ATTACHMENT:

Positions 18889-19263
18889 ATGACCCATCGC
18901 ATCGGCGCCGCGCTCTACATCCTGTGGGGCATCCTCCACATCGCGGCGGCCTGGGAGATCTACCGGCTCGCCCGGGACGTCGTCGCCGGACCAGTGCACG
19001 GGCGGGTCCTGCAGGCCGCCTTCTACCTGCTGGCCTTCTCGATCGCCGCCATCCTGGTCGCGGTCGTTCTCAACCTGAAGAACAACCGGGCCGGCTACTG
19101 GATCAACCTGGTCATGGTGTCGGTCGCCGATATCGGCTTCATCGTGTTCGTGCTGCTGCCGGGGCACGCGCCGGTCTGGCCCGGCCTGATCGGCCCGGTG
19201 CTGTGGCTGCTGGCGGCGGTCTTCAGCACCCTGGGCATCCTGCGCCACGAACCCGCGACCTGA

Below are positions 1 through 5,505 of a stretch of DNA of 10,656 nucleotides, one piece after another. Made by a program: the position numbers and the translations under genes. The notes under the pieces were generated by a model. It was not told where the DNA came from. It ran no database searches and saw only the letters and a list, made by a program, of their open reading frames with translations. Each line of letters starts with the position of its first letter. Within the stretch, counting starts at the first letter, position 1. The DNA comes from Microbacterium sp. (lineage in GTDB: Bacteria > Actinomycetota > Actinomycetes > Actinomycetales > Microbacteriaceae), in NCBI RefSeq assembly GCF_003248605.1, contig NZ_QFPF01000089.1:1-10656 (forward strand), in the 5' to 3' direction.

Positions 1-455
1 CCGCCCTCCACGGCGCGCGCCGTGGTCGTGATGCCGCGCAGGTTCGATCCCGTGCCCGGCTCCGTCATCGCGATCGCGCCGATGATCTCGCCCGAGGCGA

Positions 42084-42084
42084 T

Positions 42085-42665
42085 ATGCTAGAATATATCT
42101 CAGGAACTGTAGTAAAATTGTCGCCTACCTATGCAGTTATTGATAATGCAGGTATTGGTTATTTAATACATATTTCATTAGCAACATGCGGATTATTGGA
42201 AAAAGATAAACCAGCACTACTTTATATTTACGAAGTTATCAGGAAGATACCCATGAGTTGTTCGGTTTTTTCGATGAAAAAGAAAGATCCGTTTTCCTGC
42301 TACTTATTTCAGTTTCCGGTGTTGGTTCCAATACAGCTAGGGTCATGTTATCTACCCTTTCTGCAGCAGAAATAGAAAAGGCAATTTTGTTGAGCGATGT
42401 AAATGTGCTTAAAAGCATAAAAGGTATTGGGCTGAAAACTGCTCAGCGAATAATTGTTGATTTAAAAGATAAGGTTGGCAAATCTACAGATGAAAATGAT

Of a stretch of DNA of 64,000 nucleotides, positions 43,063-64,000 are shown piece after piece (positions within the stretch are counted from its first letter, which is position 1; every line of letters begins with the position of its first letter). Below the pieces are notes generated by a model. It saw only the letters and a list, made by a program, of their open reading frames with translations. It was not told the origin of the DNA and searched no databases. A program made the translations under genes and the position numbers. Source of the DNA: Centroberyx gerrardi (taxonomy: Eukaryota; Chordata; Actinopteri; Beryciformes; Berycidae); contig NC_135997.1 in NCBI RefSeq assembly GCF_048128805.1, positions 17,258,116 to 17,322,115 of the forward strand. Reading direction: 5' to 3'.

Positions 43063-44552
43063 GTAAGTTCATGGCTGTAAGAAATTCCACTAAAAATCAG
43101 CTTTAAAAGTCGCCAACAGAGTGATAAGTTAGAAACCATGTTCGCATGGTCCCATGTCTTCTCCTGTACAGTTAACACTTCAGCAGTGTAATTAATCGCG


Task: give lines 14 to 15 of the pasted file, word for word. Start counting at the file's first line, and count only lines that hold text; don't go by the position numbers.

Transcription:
42101 CAGGAACTGTAGTAAAATTGTCGCCTACCTATGCAGTTATTGATAATGCAGGTATTGGTTATTTAATACATATTTCATTAGCAACATGCGGATTATTGGA
42201 AAAAGATAAACCAGCACTACTTTATATTTACGAAGTTATCAGGAAGATACCCATGAGTTGTTCGGTTTTTTCGATGAAAAAGAAAGATCCGTTTTCCTGC